Washington, June 13 : Australian scientists have discovered that spiders trap their prey by luring it with light waves that they use to decorate their webs with structures like with crosses, zigzags and spirals.
"We really wanted to find out why the spiders were making a substantial investment in decorating their webs," National Geographic News quoted Dieter Hochuli, one of the authors of the study, as saying.
Some experts are of the opinion that the spider uses such designs to flag the web's presence so that large animals do not walk or fly into them, while others argue that the designs themselves lure prey.
Writing about their study in the Biological Journal of the Linnean Society, the researchers point out that many flower species reflect ultraviolet light that insects use to identify food sources.
They say that they started their study on the assumption that the spiders' webs might be mimicking the same properties of flowers to trick insects into coming closer.
Hochuli's team coated Saint Andrew's Cross webs in gardens near the University of Sydney with an ultraviolet filtering plastic, and then monitored what insects were caught daily in both filtered and unfiltered webs.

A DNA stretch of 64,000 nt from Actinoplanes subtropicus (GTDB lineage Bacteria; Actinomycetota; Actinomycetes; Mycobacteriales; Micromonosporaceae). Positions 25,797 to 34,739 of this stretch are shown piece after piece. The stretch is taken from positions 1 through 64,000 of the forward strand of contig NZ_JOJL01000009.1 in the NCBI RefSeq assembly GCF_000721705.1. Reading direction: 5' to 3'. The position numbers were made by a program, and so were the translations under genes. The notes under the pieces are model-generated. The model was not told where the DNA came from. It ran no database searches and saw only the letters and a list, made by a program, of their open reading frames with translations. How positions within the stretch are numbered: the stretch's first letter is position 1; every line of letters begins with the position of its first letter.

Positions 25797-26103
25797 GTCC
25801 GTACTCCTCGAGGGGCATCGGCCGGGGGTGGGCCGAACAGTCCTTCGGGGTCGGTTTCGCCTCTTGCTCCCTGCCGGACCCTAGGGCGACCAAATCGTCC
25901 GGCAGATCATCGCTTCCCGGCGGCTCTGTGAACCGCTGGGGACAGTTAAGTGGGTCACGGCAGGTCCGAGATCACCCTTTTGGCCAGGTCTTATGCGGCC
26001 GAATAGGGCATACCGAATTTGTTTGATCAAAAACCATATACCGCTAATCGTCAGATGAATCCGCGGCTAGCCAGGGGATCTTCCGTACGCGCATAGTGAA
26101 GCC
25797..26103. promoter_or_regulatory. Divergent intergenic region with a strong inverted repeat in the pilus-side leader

The researchers observed that flies, bees, wasps, and mosquitoes were all common catches on both filtered and unfiltered webs.
It was also observed that the overall numbers of most species dropped in filtered webs.
Mosquitoes, which do not see ultraviolet light, were unaffected by the filters, say the researchers.
Based on their observations, the researchers came to the conclusion that the webs might be essentially setting a "light trap", where the reflection of the web strands lure passing insects to their deaths.
"Interestingly, the webs (decorated with crosses) were a little more sophisticated than we first thought," Hochuli said.
"The spiders seem to be exploiting the sensitivity of some prey to UV light in particular. When we filtered different components of the visual spectrum from webs ... we dramatically altered prey-capture rates," he added.
Catherine Craig, an entomologist at Harvard University, who was not involved with the study, said: "This confirms the research that I did earlier in the field and laboratory. UV-reflecting decorations spun by [this] species appear to attract prey."
She revealed that the research team was planning to further explore the effect of the decoration pattern itself.